3.3.5. Summary 93

3.3.6. Limitation of current approaches to software architecture 96

3.4. Definitions and basic concepts of multihierarchy/multiview software architectures 96

3.4.1. Definitions 96

3.4.2. Concepts and basics 98

3.5. MoVAL: architecture based on models, views and levels of abstraction 107

3.5.1. Introduction 107

3.5.2. MoVAL 108

3.5.3. MoVAL metamodel 112

3.5.4. Case study 114

3.6. Conclusion 117

3.7. Bibliography 118

Chapter 4. Software Architecture and Tools: Distributed and Coordinated Dynamic Reconfiguration Management 121
Mohamed ZOUARI, Maria-Teresa SEGARRA and Khalil DRIRA

4.1. Introduction 122

4.2. Context 123

4.3. Dynamic reconfiguration management mechanisms of distributed applications. 125

4.3.1. Centralized dynamic reconfiguration management 126

4.3.2. Limitations of the centralized solution for distributed systems 129

4.3.3. The stakes of distributed reconfiguration management 130

4.3.4. Existing coordination mechanisms 131

4.4. Specialization of reconfiguration infrastructures 134

4.4.1. Specialization of behavior 134

4.4.2. Specialization of the distribution of adaptation mechanisms 135

4.5. Summary of the limitations and challenges of dynamic reconfiguration of distributed systems 137

4.6. An approach for the implementation of reconfiguration management mechanisms 138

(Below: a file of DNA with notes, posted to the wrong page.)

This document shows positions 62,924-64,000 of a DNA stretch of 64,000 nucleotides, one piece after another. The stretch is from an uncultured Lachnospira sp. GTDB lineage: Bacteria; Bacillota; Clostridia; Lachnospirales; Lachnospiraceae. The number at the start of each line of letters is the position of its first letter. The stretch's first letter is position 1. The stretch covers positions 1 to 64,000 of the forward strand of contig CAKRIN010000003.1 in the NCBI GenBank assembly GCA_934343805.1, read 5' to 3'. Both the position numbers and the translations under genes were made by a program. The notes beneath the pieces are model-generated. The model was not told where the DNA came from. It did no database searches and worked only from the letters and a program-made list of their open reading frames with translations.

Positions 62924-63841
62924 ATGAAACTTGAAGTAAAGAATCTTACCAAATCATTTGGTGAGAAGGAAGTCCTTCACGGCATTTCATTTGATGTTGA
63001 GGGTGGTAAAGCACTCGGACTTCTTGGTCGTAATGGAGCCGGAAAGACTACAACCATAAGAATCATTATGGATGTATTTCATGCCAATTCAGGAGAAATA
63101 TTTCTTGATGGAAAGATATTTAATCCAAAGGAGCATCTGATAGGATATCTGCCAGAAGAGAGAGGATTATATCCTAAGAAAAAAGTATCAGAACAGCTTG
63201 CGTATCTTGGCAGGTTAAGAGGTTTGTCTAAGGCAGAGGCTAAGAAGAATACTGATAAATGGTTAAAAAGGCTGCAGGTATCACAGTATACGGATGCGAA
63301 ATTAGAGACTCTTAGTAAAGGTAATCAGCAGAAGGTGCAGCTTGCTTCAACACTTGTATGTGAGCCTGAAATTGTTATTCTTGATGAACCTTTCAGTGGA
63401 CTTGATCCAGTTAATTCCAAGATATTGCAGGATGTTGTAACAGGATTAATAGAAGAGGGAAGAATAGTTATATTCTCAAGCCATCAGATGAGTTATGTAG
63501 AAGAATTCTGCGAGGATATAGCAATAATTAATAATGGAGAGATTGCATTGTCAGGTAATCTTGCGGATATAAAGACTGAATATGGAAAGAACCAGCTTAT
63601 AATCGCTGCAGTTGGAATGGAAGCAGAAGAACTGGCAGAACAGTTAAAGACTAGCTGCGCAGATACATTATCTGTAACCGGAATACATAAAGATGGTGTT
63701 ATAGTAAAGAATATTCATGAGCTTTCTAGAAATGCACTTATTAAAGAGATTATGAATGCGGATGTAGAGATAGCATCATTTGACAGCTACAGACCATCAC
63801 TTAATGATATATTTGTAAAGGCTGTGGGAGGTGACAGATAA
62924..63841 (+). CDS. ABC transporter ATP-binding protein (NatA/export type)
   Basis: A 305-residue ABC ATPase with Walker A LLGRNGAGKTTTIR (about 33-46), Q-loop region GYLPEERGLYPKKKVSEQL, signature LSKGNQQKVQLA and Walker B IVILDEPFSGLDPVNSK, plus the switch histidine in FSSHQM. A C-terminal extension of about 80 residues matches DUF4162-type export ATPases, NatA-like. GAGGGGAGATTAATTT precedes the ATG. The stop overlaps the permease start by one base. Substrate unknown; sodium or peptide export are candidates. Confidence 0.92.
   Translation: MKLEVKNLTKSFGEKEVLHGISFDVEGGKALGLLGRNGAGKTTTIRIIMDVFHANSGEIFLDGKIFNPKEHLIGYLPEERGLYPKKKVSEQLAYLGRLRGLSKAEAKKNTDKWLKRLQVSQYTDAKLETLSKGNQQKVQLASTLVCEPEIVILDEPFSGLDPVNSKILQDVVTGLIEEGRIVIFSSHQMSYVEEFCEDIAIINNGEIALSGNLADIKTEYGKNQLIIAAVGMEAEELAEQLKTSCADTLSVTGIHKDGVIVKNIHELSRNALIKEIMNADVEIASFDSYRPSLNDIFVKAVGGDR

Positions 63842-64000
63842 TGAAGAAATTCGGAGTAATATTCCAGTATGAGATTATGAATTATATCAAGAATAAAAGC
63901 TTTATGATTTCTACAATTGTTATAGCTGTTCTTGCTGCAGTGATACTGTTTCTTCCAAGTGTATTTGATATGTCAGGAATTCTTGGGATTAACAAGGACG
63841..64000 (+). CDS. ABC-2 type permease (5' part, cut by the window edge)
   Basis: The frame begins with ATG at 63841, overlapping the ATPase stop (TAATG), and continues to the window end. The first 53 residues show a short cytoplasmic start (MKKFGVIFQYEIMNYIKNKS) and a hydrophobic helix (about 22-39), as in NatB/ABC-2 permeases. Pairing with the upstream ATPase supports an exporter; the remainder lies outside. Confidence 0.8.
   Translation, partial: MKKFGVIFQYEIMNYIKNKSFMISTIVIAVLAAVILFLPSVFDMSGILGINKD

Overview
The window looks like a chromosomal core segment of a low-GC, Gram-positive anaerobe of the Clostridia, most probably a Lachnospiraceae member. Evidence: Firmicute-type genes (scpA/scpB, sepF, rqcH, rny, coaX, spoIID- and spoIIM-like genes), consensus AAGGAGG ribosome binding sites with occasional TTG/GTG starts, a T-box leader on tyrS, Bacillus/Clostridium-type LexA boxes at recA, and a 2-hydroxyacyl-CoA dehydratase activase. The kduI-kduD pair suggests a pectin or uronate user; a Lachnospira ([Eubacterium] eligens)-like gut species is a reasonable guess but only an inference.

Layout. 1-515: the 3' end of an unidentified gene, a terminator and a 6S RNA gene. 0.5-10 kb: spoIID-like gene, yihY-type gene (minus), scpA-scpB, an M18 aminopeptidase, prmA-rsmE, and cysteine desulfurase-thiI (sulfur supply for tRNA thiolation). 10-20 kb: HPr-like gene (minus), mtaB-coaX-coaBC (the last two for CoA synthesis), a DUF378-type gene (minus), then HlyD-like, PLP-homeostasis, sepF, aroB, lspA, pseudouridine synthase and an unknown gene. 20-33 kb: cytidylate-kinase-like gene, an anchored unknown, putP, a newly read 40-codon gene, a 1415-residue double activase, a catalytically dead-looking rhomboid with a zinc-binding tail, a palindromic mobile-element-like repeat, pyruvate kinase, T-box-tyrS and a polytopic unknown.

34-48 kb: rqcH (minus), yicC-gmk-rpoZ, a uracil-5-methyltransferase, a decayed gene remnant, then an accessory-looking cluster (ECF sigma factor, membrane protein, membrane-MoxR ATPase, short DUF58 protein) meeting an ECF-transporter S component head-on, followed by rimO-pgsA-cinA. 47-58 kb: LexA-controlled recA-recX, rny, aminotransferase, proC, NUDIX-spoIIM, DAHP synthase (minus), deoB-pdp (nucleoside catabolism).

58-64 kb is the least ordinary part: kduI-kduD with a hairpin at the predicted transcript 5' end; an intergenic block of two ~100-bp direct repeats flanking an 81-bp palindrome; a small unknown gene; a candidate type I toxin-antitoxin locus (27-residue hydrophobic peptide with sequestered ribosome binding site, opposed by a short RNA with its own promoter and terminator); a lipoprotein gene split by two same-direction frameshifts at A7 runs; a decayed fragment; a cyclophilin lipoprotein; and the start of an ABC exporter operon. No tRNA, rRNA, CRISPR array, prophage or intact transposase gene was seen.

4.7. Architectural model for distributed dynamic reconfiguration management 140

4.7.1. Component types for adaptation management 141

4.7.2. Distribution of dynamic reconfiguration management 142

4.7.3. Architectural model of the adaptation manager 144

4.7.4. Specialization of reconfiguration mechanisms 146

4.7.5. Coordination of reconfiguration processes 149

4.8. Conclusion 164

4.9. Bibliography 165

Chapter 5. Software Architecture for Product Lines 171
Hugo ARBOLEDA, Rubby CASALLAS, Jaime CHAVARRIAGA and Jean-Claude ROYER

5.1. Introduction to software product lines 171

5.1.1. Three development styles 174

5.1.2. Variability management 175

5.1.3. The concept of architecture in product lines 177

5.2. The music store example 179

5.2.1. The field 179

5.2.2. The SongStock product line 180

5.2.3. Functional requirements 180

5.2.4. The other main requirements 181

5.3. Domain engineering 182

5.3.1. Domain analysis 182

5.3.2. Use case with integrated variability 183

5.3.3. The features model 184

5.3.4. Domain design 185

5.3.5. Designing the architecture of the line 186

5.4. Product engineering 190

5.4.1. The configuration of a product 191

5.4.2. Product derivation 193

5.5. The reference architecture design process 194

5.6. Further reading 197

5.6.1. PLA and reference architecture 198

5.6.2. Influential older works 200

5.7. Conclusion 203

5.8. Bibliography 204

Chapter 6. Software Architecture: Service Adaptation Techniques in the Context of Web Services Composition 211
Kamel BARKAOUI and Maryam ESLAMICHALANDAR

6.1. Introduction. 211

6.2. Web service composition and verification 214

6.3. Web service incompatibility and adaptation 219

6.4. Adaptation approaches 222

6.5. Conclusion 234

6.6. Bibliography 234

List of Authors 241

Index 243